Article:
The Film Room: Kelvin Gastelum

By Kevin Wilson Apr 10, 2019
The ordering process for Ultimate Fighting Championship pay-per-views has changed: UFC 236 is only available on ESPN+ in the U.S.

Kelvin Gastelum will draw the most significant opportunity of his career when he takes on Israel Adesanya for the interim Ultimate Fighting Championship middleweight title in the UFC 236 co-headliner on Saturday at State Farm Arena in Atlanta. Gastelum, 27, has compiled a 10-3 record with one no-contest inside the UFC. Early in his career, he was a short, stocky and undersized welterweight who relied on his wrestling skills to get the job done. Today, Gastelum relies on hand speed, boxing basics and angles to topple opponents.

“The Ultimate Fighter 17” winner supplies the material for this edition of The Film Room.



The MMA world was first introduced to Gastelum during his run on “The Ultimate Fighter” in 2013, when he was the youngest competitor to ever compete on the show and the biggest underdog in history to reach and win an “Ultimate Fighter” final. Watching Gastelum then and seeing him now is like watching a completely different fighter. Throughout his run, he often just ran in to initiate grappling exchanges before the opponent could hit him. Now, he is light on his feet, constantly feinting and intelligently picking his spots to come in and uncork his hands. He has developed a lovely jab that he uses to cut off opponents and trap them against the cage or to simply set up his favorite 1-2 combo.



Gastelum does not have a lot of variety in his striking, but he does not need it, either. As a southpaw, he can land the left straight down the middle against an orthodox opponent, and when fighting a southpaw like Johnny Hendricks, he will arch the punch over the opponent’s lead arm. His hand speed and understanding of angles is what allows him to land the 1-2 with ease. Consider how he will often jab and take an angle to his right to set up the left straight against an orthodox opponent. Against southpaws, he will alternate between inside or outside angles of the opponent’s guard to land the left.



He will also switch up the jab with a lead hook while taking the same angles to set up the left straight. Gastelum seems to use the lead hook more against fellow southpaws, but he has shown he can land it in open or closed guard.



Another setup for the left hand he occasionally uses is a dipping lead uppercut. He managed to land it with impunity against Tim Kennedy but has not shown it much outside of that fight, despite his success. Gastelum will dip to his right while taking an outside angle and throwing the uppercut to create a dominant position for the left.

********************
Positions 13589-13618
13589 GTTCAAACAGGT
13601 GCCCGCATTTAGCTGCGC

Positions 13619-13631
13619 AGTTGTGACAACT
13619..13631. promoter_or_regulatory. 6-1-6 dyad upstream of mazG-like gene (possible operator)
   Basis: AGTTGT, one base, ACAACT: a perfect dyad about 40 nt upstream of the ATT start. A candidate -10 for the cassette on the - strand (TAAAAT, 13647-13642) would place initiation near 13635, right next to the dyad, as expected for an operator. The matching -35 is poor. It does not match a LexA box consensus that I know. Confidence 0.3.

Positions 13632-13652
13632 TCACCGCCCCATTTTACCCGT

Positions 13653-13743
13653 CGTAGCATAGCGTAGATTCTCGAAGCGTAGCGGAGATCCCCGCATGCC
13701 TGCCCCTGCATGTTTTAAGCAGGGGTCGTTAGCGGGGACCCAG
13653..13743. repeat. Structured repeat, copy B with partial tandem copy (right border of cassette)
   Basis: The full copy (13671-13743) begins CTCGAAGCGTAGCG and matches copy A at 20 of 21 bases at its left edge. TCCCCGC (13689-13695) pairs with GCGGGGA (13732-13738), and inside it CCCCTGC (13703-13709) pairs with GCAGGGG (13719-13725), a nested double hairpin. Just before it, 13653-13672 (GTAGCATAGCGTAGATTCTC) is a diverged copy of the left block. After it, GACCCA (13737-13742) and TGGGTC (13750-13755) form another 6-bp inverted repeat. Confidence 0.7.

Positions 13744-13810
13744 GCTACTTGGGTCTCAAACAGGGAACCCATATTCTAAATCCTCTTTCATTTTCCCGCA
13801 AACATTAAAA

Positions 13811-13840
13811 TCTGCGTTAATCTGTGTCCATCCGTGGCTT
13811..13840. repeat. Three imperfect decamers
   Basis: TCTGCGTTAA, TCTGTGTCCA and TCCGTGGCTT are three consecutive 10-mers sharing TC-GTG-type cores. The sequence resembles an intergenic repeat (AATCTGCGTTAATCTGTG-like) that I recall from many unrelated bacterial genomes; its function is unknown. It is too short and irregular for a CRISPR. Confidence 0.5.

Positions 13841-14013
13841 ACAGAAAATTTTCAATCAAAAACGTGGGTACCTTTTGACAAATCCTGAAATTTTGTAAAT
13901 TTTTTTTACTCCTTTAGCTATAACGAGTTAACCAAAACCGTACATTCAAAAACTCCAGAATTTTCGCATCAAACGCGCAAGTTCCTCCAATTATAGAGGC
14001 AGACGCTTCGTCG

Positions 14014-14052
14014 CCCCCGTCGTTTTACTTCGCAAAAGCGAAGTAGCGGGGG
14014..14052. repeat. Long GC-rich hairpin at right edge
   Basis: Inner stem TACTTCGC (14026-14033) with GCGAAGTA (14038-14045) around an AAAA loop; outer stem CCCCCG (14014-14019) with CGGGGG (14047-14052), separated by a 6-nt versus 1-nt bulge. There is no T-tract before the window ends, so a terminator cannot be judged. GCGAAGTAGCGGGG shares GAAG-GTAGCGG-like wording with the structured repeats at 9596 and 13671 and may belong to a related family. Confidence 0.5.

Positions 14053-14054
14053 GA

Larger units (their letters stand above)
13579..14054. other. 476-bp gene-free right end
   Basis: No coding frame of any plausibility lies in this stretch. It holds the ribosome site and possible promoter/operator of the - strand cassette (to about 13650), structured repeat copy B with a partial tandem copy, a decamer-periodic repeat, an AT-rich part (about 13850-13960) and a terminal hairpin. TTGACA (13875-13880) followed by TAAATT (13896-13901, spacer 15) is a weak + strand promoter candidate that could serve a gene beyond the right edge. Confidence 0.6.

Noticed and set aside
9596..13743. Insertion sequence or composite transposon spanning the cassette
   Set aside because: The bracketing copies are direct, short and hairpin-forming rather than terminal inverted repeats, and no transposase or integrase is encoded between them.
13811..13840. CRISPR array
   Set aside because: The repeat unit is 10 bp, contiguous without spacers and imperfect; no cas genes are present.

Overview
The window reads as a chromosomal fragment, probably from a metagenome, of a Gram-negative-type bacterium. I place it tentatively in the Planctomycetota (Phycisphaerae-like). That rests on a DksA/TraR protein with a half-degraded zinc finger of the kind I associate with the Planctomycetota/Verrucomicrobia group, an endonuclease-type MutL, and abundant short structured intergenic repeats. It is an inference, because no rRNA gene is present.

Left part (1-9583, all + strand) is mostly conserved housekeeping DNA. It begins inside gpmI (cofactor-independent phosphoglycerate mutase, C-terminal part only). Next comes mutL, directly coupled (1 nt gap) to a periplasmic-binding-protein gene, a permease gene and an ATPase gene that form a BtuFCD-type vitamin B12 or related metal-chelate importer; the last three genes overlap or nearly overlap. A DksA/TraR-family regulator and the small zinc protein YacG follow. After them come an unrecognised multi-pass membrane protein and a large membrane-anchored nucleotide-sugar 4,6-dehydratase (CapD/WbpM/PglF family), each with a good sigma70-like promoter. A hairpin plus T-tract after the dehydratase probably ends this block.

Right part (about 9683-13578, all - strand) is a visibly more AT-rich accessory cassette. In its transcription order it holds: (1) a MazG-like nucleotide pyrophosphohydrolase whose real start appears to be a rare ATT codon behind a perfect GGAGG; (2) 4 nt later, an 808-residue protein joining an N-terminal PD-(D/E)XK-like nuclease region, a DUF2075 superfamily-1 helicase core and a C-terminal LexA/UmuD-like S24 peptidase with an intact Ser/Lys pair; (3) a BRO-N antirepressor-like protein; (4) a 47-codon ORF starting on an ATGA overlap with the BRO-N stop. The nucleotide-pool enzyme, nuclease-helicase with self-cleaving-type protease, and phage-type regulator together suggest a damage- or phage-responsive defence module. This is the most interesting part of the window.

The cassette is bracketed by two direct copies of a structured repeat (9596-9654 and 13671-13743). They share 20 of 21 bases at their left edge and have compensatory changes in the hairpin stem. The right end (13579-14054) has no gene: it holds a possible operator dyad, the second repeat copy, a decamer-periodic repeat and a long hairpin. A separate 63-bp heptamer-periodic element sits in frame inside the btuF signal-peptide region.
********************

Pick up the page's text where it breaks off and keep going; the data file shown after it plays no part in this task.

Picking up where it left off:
Other than perfecting the basics, Gastelum’s greatest asset is his pacing. With a light bounce of the feet and a healthy dose of feints, he manages to back opponents to the cage and unload with a combo before resetting and doing it all over again. He stays patient and sticks to his simple 1-2 while never overextending and leaving himself out of position to defend. Patience in moments like those is rare for any fighter, let alone someone so young.



Since he is almost always the smaller fighter, Gastelum likes to set an intense pace at which he can use his speed and cardio to overwhelm opponents. This type of style means he is usually the leading attacker, but he has shown decent countering ability when his opponents move first. His most famous counter and his best knockout to date came against Michael Bisping in 2017. As Bisping overextended on a right hand and abandoned his stance, Gastelum managed to slip the punch and come back with a counter lead hook to left straight that ended the fight.





Although he started off as a wrestler, we do not see much of Gastelum’s grappling these days unless it is on the defensive. He gets taken down easily, but he has fantastic scrambling and the ability to get back to his feet with a tripod get-up. He also has four rear-naked choke victories on his record, so opponents can never underestimate him when the fight hits the ground. Advertisement

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